Trapped in the echo chamber.
Apparently then I must defend Katie Price's right
Of course it does. And of course, it takes two or indeed dozens of sad acts for these mini-ripples to get anywhere in the first place. Reading Jon Ronson's interview with Adam Curtis, which quickly digresses onto the topic of Ronson's upcoming book on those who've found themselves at the centre of online storms, it's easy to forget these incidents would have felt that much less serious had the mainstream media decided not to join in the stupidity.
Personally, despite everything that's come since, I reckon the apogee was reached in the days after that woman put that cat in that bin. Why put the CCTV online in the first place? I love animals as much as the next carnivore, but let's face it, far worse than spending a night in a bin is going to happen to most cats through their own ahem, curiosity. Why demand answers as to why she put it in the bin? Did it matter? Would any answer suffice? She quite possibly had a terrible day, but rather than stroke the cat as most of us would have and probably felt just that little better, she put it in the bin. Or perhaps she does just hate cats. Either way, the why was irrelevant. She will now and forever more be the cat bin lady. Which could be preferable to being known as a cat lady when you think about it, who knows.
As you'll probably know by now, my own views on social media are roughly akin to both Ronson and Curtis's. Yes, it can all too easily become an echo chamber, but then most of us don't like having our thoughts and opinions challenged in the first place. Hence we buy that paper, we read that website, we turn our noses up at their rivals and so on. Far more pernicious to me at least is not the vehemence with which a transgression against something might be pursued, so much as the effect it's had on activism. On the one hand it's turbo-charged many campaigns, had a major role in the Arab spring, etc. On the other, as Curtis points out, what is there to show for the vast majority of hashtag battles? Not just the obvious examples for mocking, such as #bringbackourgirls or #kony2012, but what about #occupy? Apart from giving us the 99%/1% identifiers, what did it really change, and is that perhaps not directly connected to the lack of real leadership there so often is behind such Twitter co-ordinated protests?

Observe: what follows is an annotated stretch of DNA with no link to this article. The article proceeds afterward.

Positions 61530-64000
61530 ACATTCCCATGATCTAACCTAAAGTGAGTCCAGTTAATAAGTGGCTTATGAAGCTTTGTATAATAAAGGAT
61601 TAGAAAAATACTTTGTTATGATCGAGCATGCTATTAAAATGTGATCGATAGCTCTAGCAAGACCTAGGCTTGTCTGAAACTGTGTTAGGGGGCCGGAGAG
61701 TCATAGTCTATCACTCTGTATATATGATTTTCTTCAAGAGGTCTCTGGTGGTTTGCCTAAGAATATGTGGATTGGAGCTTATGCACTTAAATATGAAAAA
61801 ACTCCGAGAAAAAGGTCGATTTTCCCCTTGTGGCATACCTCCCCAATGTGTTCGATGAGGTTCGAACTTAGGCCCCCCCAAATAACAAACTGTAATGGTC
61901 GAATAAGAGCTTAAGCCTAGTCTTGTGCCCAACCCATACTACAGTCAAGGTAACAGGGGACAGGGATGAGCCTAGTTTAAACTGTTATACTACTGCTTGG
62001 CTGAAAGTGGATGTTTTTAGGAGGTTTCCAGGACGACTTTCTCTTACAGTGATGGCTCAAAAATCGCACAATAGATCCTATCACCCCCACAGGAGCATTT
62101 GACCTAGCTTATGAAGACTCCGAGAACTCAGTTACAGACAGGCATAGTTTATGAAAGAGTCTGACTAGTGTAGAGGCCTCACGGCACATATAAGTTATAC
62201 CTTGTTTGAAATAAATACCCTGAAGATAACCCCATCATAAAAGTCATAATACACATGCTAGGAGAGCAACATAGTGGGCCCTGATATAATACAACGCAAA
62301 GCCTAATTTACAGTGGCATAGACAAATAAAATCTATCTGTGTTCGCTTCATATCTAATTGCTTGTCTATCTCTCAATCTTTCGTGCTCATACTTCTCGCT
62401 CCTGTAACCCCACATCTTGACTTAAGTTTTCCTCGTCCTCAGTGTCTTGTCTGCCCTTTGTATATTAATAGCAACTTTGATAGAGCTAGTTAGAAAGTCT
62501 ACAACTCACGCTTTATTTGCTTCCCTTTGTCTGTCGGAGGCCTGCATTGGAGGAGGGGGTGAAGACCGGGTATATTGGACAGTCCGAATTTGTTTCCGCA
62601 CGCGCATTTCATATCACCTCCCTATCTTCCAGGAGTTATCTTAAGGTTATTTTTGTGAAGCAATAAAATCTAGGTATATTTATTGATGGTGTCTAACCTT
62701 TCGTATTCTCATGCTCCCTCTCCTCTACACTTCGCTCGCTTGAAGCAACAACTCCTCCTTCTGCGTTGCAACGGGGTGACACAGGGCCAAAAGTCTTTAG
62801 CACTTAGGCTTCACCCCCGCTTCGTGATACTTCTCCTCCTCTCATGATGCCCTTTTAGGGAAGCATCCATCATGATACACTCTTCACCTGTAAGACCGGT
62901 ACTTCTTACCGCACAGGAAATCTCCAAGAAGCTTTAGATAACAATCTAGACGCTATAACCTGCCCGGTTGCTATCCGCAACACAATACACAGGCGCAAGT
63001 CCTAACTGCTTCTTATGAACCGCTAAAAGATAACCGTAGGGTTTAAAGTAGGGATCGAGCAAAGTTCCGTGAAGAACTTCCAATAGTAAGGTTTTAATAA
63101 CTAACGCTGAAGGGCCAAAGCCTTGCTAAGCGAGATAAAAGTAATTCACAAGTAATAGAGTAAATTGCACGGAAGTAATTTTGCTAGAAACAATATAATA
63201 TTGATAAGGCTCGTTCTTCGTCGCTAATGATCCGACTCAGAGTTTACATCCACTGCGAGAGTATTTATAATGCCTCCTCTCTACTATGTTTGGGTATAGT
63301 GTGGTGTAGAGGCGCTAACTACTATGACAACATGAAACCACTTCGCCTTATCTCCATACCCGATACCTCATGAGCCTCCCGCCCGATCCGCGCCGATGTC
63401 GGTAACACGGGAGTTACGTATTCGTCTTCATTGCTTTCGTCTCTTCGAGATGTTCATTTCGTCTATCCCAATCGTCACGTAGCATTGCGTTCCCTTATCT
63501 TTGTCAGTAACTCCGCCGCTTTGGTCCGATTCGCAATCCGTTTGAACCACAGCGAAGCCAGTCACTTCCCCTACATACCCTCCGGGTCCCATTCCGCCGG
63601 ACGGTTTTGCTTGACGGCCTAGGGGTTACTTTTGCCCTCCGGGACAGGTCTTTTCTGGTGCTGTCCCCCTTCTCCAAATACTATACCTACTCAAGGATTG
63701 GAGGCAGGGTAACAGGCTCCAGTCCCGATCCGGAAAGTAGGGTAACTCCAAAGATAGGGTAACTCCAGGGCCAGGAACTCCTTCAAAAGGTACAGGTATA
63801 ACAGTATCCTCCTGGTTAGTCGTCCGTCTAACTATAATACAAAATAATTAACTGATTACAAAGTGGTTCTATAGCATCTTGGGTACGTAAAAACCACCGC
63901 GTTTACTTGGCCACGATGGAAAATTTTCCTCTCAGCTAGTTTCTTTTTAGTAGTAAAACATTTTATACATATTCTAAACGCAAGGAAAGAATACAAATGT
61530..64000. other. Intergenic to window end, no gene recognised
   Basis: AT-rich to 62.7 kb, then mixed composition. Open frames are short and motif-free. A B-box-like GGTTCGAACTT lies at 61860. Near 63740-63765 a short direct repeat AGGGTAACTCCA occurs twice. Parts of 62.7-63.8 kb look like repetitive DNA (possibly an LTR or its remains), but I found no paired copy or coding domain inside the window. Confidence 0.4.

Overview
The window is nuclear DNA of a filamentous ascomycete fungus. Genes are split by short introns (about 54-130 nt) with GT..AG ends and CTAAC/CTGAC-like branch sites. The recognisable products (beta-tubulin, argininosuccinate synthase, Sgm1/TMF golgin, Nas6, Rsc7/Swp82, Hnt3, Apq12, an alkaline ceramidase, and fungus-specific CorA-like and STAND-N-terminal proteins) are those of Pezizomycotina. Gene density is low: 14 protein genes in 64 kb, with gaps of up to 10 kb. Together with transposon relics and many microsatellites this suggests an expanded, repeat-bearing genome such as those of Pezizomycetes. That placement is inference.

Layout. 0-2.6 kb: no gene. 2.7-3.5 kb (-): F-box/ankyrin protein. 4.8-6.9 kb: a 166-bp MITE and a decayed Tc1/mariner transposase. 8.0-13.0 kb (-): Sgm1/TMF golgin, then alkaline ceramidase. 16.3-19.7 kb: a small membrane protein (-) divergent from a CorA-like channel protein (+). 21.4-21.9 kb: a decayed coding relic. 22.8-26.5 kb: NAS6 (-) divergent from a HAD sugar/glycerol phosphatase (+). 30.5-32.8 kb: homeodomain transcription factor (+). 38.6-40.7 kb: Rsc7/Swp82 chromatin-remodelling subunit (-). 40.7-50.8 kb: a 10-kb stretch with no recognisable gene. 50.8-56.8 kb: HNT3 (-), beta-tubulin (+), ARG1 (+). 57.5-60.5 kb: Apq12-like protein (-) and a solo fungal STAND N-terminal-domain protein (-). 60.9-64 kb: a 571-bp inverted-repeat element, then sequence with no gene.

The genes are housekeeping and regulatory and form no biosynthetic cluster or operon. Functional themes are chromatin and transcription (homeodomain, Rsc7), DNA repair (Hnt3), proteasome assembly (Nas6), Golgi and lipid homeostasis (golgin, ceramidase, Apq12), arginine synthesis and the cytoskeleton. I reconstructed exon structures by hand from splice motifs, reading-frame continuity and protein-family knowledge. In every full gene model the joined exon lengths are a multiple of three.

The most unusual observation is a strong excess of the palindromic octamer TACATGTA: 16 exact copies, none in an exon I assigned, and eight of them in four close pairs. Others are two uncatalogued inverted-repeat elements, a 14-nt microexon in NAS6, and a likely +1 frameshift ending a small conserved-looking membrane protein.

Curtis doesn't get everything right. His remark on how in "ten years, sections of the internet will have become like the American inner cities of the 1980s" is just a little behind the times, considering how there have been subcultures online almost exactly as he describes since the late 90s, and you could probably identify similar groupings on BBSes if you so wished. It's also something of a stretch to point towards "consumer journalism" being a recent thing - Murdoch's Sun was precisely that, long before accusations of dumbing down were bandied about, while the painting of the world as black and white is old as newspapers themselves.
What's so odd and defies explanation is just how quickly the "shaming" aspect of social media has become accepted. Why should anyone care what a cricketer thinks about people on minimum wage for instance, and why does someone else known for their opinions on Twitter feel the need to dedicate an entire piece to it? It tells us precisely nothing wider about ourselves, just as Emma West's rant about immigration didn't. The answer maybe is that rather than giving everyone a voice, what social media has really done is inflate egos yet further and little else, empowering not individuals, but individualism. This hasn't just happened to the Stuart Broads, the Allsopps, or anyone else you might care to mention, but also those whose reaction to the Sun trolling everyone last week over page 3 was to stamp their feet rather than reflect they had been too quick to assume victory. More prosaically, another explanation is the encouragement if not active compulsion there now is to share, regardless of whether it's something that should be heard or deserves to be. When rubbed against not the right to freedom of speech but, hilariously, the "freedom to be offended" as the headline writing sub on Jessica Valenti's latest we're putting an end to every sort of ism through making everyone check their privilege piece put it, increasingly pointless battles are the inevitable result.
As ever, most of the criticisms directed against others can be pointed directly back at myself. Why moan about people moaning about inconsequential things? Hasn't writing this crap for the last nigh-on 10 years been all about boosting your ego too? Who gives a fig what you think about anything? To which the only answer is: curses, foiled again.